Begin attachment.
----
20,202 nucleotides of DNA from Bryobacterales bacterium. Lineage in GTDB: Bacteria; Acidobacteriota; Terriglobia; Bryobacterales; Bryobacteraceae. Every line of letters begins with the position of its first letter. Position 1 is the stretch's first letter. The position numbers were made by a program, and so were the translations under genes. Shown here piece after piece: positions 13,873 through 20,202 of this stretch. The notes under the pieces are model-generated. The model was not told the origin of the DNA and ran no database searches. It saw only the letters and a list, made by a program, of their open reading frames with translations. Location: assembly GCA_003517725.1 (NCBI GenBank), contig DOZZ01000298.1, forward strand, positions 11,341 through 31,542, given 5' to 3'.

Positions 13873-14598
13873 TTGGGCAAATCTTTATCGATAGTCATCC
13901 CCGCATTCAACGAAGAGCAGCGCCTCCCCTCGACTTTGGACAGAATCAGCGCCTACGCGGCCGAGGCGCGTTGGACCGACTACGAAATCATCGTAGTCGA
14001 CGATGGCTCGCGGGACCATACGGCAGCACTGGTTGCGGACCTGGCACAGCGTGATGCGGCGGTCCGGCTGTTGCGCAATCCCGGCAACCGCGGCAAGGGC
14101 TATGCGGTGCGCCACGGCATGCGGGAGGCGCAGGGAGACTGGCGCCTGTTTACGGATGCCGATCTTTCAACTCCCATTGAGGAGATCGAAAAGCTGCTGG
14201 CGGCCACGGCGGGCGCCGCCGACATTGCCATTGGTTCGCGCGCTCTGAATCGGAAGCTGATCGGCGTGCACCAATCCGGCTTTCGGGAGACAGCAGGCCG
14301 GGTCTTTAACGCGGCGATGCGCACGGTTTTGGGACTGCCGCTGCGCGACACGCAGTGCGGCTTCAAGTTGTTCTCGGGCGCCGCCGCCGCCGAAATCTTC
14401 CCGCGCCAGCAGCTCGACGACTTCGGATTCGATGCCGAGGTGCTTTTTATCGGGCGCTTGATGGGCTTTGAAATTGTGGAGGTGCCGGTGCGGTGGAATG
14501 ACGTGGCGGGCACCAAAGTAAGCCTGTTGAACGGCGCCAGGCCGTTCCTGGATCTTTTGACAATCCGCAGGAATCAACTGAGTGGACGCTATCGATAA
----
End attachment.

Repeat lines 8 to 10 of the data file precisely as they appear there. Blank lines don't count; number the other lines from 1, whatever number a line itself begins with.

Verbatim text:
14301 GGTCTTTAACGCGGCGATGCGCACGGTTTTGGGACTGCCGCTGCGCGACACGCAGTGCGGCTTCAAGTTGTTCTCGGGCGCCGCCGCCGCCGAAATCTTC
14401 CCGCGCCAGCAGCTCGACGACTTCGGATTCGATGCCGAGGTGCTTTTTATCGGGCGCTTGATGGGCTTTGAAATTGTGGAGGTGCCGGTGCGGTGGAATG
14501 ACGTGGCGGGCACCAAAGTAAGCCTGTTGAACGGCGCCAGGCCGTTCCTGGATCTTTTGACAATCCGCAGGAATCAACTGAGTGGACGCTATCGATAA